The story itself is a simple one and certainly isn’t as intricate or creative as Inside Out, but I thought the simplicity was a crucial part of what made it affective. The story is simply a young boy’s quest to overcome his fear. It isn’t the most original moral to be taught in a children’s film but it is still a crucial one that I thought the film managed to teach in a clever way. Over the course of his journey Arlo meets some colourful characters and from them learns about finding inner strength and about being brave in the face of adversity. During one encounter he even learns about the value of fear, about how it is only possible to be brave when one is afraid. Admittedly the story and the morals it teaches are hardly new. Anyone who has seen or read this type of story before can guess the basic beats it’ll hit quite easily. However just because a story is predictable doesn’t mean it cannot be affective so long as it is told well. For the most part I think The Good Dinosaur is a well-told story and I enjoyed watching it unfold.

So, as someone who enjoyed this film and found it to be effective both creatively and emotionally, I’m still kind of stumped over why the film has been received the way it has. Do people not like this film or has it simply not found an audience? Pixar has never shied away from doing original stories with original characters but it has never hurt them in the past. The Good Dinosaur may not be Pixar’s most original story but, based on what they’ve done in the past, it still feels very new for them. There are also certainly issues that prevent this film from being the masterpiece that I found Inside Out to be. The characters for the most part are pretty basic, there are a few dark moments that pretty much come out of nowhere and I can understand how the familiar beats of the story could be tiresome for those who weren’t as invested as I was. While it is nowhere close to being one of Pixar’s best films I still cannot see a problem with this film that I feel justifies the poor reception it has received.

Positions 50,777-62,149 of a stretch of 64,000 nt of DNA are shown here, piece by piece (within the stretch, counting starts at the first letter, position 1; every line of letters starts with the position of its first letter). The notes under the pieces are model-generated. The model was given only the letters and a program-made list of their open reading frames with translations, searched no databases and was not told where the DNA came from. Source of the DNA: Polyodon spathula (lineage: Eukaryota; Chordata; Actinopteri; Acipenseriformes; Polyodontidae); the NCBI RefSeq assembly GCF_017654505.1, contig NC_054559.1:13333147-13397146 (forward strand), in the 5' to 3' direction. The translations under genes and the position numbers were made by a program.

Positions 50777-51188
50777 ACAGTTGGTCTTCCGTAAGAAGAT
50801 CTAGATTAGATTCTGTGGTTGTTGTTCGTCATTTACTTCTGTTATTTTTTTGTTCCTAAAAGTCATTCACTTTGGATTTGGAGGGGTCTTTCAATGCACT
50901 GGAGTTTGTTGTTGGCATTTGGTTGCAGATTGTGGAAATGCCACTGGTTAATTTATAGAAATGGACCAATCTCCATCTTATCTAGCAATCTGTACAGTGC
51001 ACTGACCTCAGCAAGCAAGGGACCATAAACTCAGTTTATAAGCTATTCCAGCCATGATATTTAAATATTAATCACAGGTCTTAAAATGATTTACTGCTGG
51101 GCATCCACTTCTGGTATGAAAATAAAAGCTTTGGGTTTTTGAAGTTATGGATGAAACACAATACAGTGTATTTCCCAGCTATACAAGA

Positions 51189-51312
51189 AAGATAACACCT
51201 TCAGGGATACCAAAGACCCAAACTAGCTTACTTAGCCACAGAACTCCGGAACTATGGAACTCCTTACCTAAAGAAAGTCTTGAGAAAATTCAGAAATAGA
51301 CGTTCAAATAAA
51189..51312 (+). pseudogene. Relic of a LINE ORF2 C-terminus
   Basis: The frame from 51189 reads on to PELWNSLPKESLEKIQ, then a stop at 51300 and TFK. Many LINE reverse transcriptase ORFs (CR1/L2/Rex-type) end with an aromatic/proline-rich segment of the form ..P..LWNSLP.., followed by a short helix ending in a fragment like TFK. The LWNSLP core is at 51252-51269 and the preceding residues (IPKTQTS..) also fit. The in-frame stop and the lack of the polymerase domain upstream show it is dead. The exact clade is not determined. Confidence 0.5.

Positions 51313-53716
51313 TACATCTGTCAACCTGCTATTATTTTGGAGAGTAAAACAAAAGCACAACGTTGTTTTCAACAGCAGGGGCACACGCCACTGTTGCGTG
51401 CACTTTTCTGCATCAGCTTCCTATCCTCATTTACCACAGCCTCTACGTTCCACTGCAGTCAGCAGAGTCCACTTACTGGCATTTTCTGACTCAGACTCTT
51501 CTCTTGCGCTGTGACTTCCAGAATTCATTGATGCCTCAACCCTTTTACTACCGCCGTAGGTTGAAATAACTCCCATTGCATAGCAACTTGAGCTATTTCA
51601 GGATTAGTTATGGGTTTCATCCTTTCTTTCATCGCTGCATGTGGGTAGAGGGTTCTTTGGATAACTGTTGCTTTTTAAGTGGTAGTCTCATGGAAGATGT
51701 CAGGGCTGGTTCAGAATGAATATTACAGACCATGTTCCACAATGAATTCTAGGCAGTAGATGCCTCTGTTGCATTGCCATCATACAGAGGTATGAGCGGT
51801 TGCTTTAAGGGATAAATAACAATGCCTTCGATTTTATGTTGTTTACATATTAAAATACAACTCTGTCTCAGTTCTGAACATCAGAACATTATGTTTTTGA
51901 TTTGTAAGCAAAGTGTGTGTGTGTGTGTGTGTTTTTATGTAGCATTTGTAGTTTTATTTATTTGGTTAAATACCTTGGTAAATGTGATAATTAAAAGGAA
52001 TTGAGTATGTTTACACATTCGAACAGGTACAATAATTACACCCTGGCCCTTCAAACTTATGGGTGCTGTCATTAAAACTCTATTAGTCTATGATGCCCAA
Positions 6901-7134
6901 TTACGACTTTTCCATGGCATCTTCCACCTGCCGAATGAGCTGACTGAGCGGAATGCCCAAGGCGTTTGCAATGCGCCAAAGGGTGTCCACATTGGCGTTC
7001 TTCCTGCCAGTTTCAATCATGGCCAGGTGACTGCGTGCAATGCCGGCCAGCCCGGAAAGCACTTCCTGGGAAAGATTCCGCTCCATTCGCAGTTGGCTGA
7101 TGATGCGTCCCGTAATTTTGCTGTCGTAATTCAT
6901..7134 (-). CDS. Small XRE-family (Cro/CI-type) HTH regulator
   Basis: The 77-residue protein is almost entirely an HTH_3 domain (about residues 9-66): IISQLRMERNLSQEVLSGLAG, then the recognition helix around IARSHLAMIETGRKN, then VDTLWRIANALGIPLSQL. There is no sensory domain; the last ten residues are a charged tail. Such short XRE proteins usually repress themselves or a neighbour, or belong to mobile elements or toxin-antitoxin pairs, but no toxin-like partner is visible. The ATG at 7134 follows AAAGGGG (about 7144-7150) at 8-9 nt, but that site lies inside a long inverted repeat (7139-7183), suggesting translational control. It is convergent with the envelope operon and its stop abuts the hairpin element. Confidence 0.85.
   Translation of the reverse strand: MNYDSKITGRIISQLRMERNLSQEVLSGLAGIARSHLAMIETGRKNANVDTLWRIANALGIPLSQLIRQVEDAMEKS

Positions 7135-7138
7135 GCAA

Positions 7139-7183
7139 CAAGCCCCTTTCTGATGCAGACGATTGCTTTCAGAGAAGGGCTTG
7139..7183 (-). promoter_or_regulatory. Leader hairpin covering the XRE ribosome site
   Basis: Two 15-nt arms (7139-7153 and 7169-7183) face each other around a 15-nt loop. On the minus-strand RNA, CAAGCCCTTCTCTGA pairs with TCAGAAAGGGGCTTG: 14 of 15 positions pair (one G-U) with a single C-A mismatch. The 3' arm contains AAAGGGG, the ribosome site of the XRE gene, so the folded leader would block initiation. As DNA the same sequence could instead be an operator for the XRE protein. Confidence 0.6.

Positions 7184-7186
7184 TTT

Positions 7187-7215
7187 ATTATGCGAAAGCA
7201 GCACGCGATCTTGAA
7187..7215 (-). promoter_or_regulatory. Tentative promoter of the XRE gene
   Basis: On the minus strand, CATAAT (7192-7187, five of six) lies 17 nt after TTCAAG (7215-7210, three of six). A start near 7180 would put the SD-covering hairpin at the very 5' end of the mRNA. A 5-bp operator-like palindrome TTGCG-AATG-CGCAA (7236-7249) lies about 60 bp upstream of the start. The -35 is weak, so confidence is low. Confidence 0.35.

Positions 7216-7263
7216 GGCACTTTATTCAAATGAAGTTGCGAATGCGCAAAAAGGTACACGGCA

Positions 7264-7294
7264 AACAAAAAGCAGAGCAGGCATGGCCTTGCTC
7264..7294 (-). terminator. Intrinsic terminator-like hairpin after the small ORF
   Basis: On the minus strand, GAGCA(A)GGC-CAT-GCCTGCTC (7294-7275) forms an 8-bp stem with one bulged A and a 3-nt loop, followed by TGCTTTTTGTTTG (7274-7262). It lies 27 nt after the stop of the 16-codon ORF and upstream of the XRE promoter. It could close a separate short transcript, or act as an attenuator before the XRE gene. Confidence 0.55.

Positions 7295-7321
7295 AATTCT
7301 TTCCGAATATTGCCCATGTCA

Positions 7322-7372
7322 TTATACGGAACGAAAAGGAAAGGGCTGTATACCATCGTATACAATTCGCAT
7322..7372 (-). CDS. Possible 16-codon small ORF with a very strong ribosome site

Maybe because Pixar has released such amazing films in the past with their most recent one only coming out last summer a certain infallibility has become expected of them that this film fell short of. Maybe the story was simply too familiar for viewers who expect more originality and innovation on Pixar’s part. Maybe people simply didn’t like the film because the story and the characters did not register with them. All I can write about with any real certainty is how I felt about this film and I liked it. I found the film to be visually breathtaking, emotionally satisfying and overall entertaining. Whatever issue people seem to have with this film, I’m just not seeing it. All I can see is an enjoyable film with a simple story, relatable characters and some of the most incredible visuals that Pixar has ever put on screen.


Leave a Reply

Fill in your details below or click an icon to log in: Logo

You are commenting using your account. Log Out /  Change )

Google photo

You are commenting using your Google account. Log Out /  Change )

Twitter picture

You are commenting using your Twitter account. Log Out /  Change )

Facebook photo

You are commenting using your Facebook account. Log Out /  Change )

Connecting to %s